"Romeo and Juliet "
American Ballet Theatre
Metropolitan Opera House
New York, NY
June 22 , 2007

by Tom Phillips
copyright © 2007 by Tom Phillips               

“Romeo and Juliet always makes me sad,” said the lady seated behind me at the Metropolitan Opera House to her companion, “because it’s so unnecessary.” That, in a nutshell, is why “Romeo and Juliet” is not a real tragedy, and while always one of Shakespeare’s greatest hits, not one of his greatest plays. Paradoxically, it’s also why “Romeo and Juliet” is the only Shakespeare tragedy that makes a great ballet. Ballet dancers don’t have the vocabulary to portray a complex hero doomed by some tragic flaw. “Othello” makes a tedious, tendentious ballet. “Hamlet” would be a quagmire, “MacBeth” a nightmare. But “Romeo and Juliet” is not about tragic heroes doomed by flaws in their character, but about beautiful young people doomed by the flaws of their elders. And so it is the perfect story for artists whose craft is not primarily one of self-expression, but rather a beautiful discipline imposed by others, often heedless of the consequences.

The theory above was developed mostly by watching Julie Kent dance Juliet. In this role she is shaken again and again by forces beyond her will or comprehension, from puberty, through sexual attraction, passion, repulsion, coercion, despair and finally self-destruction. Her body is the ideal vehicle for all this, not so much moving as appearing to be moved. It’s an invisible force that seems to ripple through her wrists, hands and fingers in the thrill of a ballroom romance. And it is her partner who literally sweeps her off her feet in the balcony scene, flinging her around and above him until she freezes upside down in ecstasy. Kent captures every change in this brief, catastrophic episode of womanhood, from giggles at the ball to the paroxysm of suicide. It’s sad because it’s not her doing!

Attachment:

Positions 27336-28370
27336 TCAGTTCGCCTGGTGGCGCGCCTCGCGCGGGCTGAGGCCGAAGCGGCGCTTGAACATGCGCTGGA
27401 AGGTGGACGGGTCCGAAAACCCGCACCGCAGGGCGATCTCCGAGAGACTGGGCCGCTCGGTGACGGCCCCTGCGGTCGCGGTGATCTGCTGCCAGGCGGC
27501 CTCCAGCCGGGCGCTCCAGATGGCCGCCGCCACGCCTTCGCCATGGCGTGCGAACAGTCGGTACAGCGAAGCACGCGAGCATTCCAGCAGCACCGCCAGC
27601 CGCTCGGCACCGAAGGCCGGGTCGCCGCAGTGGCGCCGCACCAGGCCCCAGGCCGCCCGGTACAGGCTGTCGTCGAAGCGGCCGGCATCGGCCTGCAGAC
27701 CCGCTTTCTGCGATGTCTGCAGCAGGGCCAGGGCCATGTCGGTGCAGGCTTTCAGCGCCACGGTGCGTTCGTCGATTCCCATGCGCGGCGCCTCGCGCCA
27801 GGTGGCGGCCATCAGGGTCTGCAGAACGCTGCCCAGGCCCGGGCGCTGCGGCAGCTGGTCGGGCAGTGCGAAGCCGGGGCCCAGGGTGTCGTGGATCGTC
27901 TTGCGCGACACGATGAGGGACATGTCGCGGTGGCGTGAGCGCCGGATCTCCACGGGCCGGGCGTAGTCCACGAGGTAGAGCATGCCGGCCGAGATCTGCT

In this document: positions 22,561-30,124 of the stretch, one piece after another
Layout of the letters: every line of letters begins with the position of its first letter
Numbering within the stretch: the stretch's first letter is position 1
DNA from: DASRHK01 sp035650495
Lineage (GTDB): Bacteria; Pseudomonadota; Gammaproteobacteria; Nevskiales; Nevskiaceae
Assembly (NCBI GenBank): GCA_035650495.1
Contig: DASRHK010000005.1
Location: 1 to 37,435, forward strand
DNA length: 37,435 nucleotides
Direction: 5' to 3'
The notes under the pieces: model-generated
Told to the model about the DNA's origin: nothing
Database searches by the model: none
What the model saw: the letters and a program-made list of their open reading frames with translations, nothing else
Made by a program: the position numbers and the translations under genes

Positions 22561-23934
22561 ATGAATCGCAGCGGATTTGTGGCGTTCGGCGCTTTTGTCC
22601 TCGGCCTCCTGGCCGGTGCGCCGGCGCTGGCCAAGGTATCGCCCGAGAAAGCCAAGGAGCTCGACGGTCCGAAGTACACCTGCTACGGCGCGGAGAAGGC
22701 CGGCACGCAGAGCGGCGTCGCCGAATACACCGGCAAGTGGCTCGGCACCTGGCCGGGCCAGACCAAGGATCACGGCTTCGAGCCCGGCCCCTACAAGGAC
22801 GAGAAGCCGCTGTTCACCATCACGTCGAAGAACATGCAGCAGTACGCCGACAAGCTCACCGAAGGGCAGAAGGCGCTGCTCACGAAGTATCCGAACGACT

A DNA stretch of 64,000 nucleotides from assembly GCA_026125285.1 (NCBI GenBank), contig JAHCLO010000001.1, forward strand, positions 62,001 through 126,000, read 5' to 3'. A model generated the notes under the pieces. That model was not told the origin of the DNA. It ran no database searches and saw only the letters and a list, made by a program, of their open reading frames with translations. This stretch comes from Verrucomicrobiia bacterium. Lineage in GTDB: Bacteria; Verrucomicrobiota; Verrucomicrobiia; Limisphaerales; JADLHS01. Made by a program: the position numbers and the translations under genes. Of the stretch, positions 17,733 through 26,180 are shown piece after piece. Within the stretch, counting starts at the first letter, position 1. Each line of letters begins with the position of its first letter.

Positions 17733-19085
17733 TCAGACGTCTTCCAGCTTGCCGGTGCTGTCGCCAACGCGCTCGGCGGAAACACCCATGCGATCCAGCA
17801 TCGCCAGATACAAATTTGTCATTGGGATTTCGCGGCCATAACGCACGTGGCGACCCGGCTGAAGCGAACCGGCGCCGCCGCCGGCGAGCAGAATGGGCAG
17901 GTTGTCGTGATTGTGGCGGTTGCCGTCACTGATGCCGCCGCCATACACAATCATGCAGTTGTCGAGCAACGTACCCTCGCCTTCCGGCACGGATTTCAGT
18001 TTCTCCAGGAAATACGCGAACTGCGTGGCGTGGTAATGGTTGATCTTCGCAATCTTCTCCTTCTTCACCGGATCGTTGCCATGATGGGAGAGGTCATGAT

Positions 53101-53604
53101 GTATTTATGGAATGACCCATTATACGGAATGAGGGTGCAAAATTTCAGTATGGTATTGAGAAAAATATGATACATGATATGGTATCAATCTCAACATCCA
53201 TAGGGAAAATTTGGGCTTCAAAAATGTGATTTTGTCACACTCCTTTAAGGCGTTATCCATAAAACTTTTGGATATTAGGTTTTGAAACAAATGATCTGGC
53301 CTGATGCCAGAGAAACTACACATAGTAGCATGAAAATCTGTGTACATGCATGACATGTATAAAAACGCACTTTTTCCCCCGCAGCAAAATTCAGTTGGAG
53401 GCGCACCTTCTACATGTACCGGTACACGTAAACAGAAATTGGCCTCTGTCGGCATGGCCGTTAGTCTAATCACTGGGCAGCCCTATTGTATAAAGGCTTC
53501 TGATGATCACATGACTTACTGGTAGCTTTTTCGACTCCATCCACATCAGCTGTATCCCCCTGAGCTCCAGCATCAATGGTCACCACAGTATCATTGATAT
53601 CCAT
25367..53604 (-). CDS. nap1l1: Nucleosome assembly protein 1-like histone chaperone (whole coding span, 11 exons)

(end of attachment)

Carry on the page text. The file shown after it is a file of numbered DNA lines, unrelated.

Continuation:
Her partner, Angel Corella, is a great dancer but not a great Romeo. He swept Juliet off her feet but for the most part stayed within himself, acting rather than being acted upon. The one exception was the swordfight with Tybalt, when he seemed consumed by the kind of momentary rage that turns teenage boys into killers.

Sascha Radetsky as Tybalt was closest to a real tragic character, though his fatal flaw appeared to be no more than a chip on the shoulder. Still, he played it with a brooding nastiness, and died like a mad Russian, resigned to his fate even as he struggled against it.

Stella Abrera staged a dramatic tour de force as Lady Capulet, Juliet's mother. At the end of Act Two she mesmerized the crowds, on both sides of the footlights, with spasms of grief and rage over her nephew’s corpse. And her compassion shone through her helplessness in the painful scene where Lord Capulet forces Juliet to agree to marry Paris. Gennady Saveliev made a fine fop of Paris, and Carlos Lopez the usual dashing delinquent of Mercutio.

The best thing about this production is its grand scale, with a cast of about eighty dancers plus more supers, and sets tall, deep and wide enough to fill the great stage of the Met. Act Two opens in a marketplace teeming with harlots, hawkers, hangers-on, wide-eyed children, a crippled beggar and a cardinal under a moving canopy. Sir Kenneth MacMillan’s choreography, originally for the Royal Ballet, captures all the Renaissance vitality and animal spirits of Shakespeare’s Italianate world. The swordfights, exquisitely timed with every clash on the beat of Prokofiev’s battle music, sweep back and forth across the ample space before spilling up and down the staircase. And the cameos are performed lovingly by masters of the art: Susan Jones played the nurse with comic bounce that never obscured her anxious devotion to Juliet, while as Friar Laurence, the ageless Frederic Franklin, cast a beneficent spell upon the lovers, somehow all the more touching for its failure to save them.

Volume 5, No. 25
June 25, 2007

copyright ©2007 by Tom Phillips

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